Reporting the underreported threat of nuclear weapens and efforts by those striving for a nuclear free world.

A project of The Non-Profit International Press Syndicate Group with IDN as flagship agency in partnership with Soka Gakkai International in consultative
with ECOSOC.


Miles to Go Before the U.S. and Russia Move the World Further from the Brink of Nuclear Catastrophe

By Aar Jay Persius

Image: The US-Russia arms race. Source:

BERLIN (IDN) — U.S. President Joe Biden and Russian President Vladimir Putin reaffirmed at their June 16 summit in Geneva the principle agreed on by President Ronald Reagan and Soviet leader Mikhail Gorbachev in 1985, that “a nuclear war cannot be won and must never be fought”. They also decided to engage in a robust “strategic stability” dialogue to “lay the groundwork for future arms control and risk reduction measures”. [2021-07-01 | 06] INDONESIAN | JAPANESE TEXT VERSION PDF | RUSSIAN

Belgium Banks Ban the Bomb


Source: ICAN

BRUSSELS (IDN) — Belgian financial institutions led the way against investments in cluster munitions, now they are poised to do the same on nuclear weapons. Three major Belgian financial institutions—KBC Bank, VDK Bank and De Groof Petercam Asset Management—have cited the Treaty on the Prohibition of Nuclear Weapons (TPNW) as the reason for ending investments in companies associated with the production of nuclear weapons. [2021-06-29]

The US Builds A 'Systemic' Pact to Counter China's Growing Influence

By J Nastranis

Photo: Deputy Secretary of State Antony

NEW YORK (IDN) — Nearly five months after the termination of Donald Trump's erratic presidency, US President Joe Biden has triggered a sort of 'systemic' pact against China—with partners in the Group of Seven (G-7), the North Atlantic Treaty Organization (NATO), and the European Union (EU) at the June 11-15 summits. [2021-06-27 | 05] CHINESE | ITALIAN |  JAPANESE TEXT VERSION PDF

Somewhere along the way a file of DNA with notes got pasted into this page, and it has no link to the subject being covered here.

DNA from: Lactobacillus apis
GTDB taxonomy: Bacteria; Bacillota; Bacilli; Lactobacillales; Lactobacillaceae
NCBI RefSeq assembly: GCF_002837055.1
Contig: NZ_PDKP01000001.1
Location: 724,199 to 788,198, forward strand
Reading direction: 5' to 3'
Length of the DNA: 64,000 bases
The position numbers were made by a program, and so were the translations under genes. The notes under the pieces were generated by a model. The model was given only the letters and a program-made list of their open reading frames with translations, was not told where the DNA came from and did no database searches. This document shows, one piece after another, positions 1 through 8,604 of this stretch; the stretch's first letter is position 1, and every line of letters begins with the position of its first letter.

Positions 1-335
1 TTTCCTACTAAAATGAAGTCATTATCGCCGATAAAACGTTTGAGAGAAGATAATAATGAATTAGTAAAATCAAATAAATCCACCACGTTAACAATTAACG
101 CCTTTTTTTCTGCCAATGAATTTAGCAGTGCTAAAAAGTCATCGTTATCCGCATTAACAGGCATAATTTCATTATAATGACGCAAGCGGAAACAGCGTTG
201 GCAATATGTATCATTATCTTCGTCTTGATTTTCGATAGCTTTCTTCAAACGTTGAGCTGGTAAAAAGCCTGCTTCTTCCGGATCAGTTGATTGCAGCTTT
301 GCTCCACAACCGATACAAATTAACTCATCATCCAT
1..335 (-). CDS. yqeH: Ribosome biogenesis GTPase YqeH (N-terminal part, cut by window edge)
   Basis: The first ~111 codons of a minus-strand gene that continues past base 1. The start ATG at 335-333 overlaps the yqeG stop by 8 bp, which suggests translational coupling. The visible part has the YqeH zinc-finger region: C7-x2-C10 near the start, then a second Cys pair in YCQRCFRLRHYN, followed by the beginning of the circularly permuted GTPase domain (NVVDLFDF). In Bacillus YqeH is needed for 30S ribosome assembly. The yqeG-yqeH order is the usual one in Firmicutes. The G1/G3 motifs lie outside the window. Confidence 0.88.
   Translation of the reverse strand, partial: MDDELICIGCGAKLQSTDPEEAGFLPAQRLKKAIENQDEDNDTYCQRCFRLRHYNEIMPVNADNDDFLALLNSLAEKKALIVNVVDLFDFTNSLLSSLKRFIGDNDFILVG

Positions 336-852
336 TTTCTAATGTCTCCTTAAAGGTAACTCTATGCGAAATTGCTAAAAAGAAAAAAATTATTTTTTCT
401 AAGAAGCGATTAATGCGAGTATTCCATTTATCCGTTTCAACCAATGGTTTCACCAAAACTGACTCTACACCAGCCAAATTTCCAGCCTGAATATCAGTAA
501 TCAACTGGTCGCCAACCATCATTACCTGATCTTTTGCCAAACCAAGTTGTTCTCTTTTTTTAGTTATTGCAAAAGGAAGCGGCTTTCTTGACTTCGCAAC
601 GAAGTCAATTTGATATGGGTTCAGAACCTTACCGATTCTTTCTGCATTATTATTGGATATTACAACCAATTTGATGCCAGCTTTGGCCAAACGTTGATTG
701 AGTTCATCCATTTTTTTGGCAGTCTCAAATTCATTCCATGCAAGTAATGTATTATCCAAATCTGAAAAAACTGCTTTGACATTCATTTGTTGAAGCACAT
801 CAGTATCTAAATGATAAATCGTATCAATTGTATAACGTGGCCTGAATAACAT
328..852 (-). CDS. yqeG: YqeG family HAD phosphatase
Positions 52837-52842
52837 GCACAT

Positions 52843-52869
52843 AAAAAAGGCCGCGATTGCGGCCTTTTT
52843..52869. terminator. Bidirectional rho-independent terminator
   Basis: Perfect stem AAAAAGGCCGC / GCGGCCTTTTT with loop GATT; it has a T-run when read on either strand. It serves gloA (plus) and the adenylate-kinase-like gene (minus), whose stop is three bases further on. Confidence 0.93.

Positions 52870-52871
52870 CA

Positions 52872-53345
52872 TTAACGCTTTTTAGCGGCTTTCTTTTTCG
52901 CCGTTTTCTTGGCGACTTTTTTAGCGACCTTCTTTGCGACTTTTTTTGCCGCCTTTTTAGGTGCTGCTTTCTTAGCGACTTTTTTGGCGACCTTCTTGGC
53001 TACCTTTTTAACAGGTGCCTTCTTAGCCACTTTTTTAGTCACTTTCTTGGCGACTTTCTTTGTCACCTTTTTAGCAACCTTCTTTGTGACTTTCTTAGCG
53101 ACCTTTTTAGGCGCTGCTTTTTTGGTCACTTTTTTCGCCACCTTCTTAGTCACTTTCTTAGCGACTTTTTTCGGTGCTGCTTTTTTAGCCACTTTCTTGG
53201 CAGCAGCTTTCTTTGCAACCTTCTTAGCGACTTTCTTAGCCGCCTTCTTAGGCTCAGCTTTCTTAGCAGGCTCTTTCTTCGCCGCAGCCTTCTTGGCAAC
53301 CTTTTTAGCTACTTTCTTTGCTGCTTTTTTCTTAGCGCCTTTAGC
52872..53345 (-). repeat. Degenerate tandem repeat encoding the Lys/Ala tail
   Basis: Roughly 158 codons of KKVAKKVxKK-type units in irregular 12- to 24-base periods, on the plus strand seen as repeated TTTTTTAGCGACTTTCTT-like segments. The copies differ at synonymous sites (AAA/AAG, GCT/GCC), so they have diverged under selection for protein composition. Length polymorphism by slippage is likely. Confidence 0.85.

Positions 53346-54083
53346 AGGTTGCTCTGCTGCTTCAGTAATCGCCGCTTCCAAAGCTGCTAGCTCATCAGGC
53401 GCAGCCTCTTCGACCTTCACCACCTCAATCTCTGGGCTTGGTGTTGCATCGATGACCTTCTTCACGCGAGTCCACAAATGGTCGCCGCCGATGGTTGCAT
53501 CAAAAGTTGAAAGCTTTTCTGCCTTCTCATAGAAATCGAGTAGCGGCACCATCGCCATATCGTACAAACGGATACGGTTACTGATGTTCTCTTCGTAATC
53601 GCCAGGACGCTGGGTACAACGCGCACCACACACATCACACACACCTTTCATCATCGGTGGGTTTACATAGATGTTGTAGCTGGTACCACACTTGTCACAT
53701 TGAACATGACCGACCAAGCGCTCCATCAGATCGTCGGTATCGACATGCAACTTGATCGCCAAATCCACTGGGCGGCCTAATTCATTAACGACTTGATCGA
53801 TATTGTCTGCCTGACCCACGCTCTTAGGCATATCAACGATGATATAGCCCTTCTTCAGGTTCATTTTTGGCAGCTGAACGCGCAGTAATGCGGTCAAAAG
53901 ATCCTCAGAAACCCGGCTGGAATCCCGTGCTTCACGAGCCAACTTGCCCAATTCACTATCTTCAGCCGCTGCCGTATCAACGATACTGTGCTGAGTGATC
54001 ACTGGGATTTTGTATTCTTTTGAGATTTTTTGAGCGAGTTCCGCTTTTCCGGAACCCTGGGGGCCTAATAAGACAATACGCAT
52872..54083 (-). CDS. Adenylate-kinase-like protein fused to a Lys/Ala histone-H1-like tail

Hersey Helped Hiroshima Survivors Tell and Preserve Their Stories

Viewpoint by John Loretz

This book review was originally published in IPPNW’s designated journal, Medicine, Conflict and Survival.

Photo Atomic Bomb Dome - Hiroshima. Photograph: Trevor Dobson / Flickr

MALDEN, Massachusetts, USA (IDN) — In 1946, John Hersey wrote a magazine article that changed the world. On the 75th anniversary of the events he described so vividly in Hiroshima, journalist Lesley M. M. Blume has given us Fallout, a timely reminder that Hersey’s courageous and influential reporting is as important today as it was when the facts about nuclear weapons were still shrouded in secrecy. [2021-06-23]

Nuclear Risks: Reduction or Elimination?

Viewpoint by Sergio Duarte

Ambassador, former UN High Representative for Disarmament Affairs, President of Pugwash Conferences on Science and World Affairs.

A time exposure of eight intercontinental ballistic missile reentry vehicles passing through clouds while approaching an open-ocean impact zone during a flight test. (U.S. Air Force photo)

NEW YORK (IDN) — We escaped the Cold War without a

nuclear holocaust by some combination

of skill, luck and divine intervention—

probably the latter in greatest proportion.”[1]

Gen. Lee Butler, former commander of U.S. nuclear forces. [2021-06-23]